Metro health experts urge people to wear masks, but not gloves, while shopping

ATLANTA — Local health experts are sharing important information about how to protect yourself and your family from the coronavirus.

They're also stepping up the call for everyone to wear masks.

Health experts at Emory University Hospital told Channel 2’s Tom Regan that they’re not talking about medical grade masks.

They said cloth or fabric masks will help.

Linda Anderson told Regan that walking with her mask has become a daily ritual.

“I try not to get too close, that's all,” Anderson said.

As the coronavirus pandemic nears a peak in Georgia and other states and cities, health officials say wearing a mask should be standard attire, especially in public spaces.

“So, you wearing one keeps other people safe and if everyone wears one, that protects you. So this is a big community effort to keep everyone safe," said Dr. Marybeth Sexton, an infection disease physician at Emory University Hospital.

Sexton says whenever possible, avoid going out shopping and instead chose home delivery. Also, she said don't worry about the risk of infection from what you get.

“You should wash your hands after handling packages or anything that comes in. But the odds of someone sneezing on the package that you received is astonishingly low," Sexton said.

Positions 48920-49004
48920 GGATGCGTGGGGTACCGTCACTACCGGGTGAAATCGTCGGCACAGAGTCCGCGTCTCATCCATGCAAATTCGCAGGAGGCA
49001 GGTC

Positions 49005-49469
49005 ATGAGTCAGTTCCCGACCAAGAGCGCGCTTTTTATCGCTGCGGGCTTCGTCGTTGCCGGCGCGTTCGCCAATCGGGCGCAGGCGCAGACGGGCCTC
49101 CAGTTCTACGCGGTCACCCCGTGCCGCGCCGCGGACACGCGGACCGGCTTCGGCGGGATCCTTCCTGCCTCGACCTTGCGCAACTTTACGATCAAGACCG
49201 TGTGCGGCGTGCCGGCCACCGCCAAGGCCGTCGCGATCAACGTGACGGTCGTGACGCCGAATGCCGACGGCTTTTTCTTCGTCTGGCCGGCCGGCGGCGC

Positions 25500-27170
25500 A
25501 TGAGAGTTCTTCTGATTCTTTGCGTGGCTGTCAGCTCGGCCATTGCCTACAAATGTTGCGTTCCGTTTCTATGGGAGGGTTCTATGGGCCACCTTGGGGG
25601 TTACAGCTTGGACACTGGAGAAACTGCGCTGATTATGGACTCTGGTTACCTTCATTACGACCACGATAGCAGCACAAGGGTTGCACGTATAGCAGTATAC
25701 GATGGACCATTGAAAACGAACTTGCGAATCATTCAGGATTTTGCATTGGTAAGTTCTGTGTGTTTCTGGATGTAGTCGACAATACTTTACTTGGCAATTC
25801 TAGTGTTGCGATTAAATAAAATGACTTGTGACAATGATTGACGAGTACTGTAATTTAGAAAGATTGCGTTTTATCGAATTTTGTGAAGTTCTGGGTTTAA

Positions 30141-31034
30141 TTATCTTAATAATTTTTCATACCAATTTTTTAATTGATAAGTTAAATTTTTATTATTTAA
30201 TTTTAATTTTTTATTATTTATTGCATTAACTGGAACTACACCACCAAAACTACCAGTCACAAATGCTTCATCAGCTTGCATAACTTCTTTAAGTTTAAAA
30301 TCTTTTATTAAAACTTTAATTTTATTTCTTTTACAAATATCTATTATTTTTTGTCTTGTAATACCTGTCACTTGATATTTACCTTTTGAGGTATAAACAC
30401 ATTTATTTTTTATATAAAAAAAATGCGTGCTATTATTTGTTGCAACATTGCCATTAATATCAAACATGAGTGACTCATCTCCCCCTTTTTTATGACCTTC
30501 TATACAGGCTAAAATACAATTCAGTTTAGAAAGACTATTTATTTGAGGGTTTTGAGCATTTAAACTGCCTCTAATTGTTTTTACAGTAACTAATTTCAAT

Although she favors the use of masks, even simple ones, gloves aren’t necessary. She warns that if you’re wearing gloves while you’re out and about, you may be unknowingly spreading the virus.

“Gloves seem to give people a false sense of security that they seem protect, but they don't realize they have touched everything around,” Sexton said.

Sexton said if you develop symptoms of the virus that may not be serious enough to go the hospital, you should try to self-quarantine.

“The safest thing to do is not go out. As much as possible, isolate yourself from everyone else who lives in your home,” Sexton said.

The doctor said if you start having chest pains or shortness of breath, you need to call for help.

“That’s the time to seek medical attention,” Sexton said.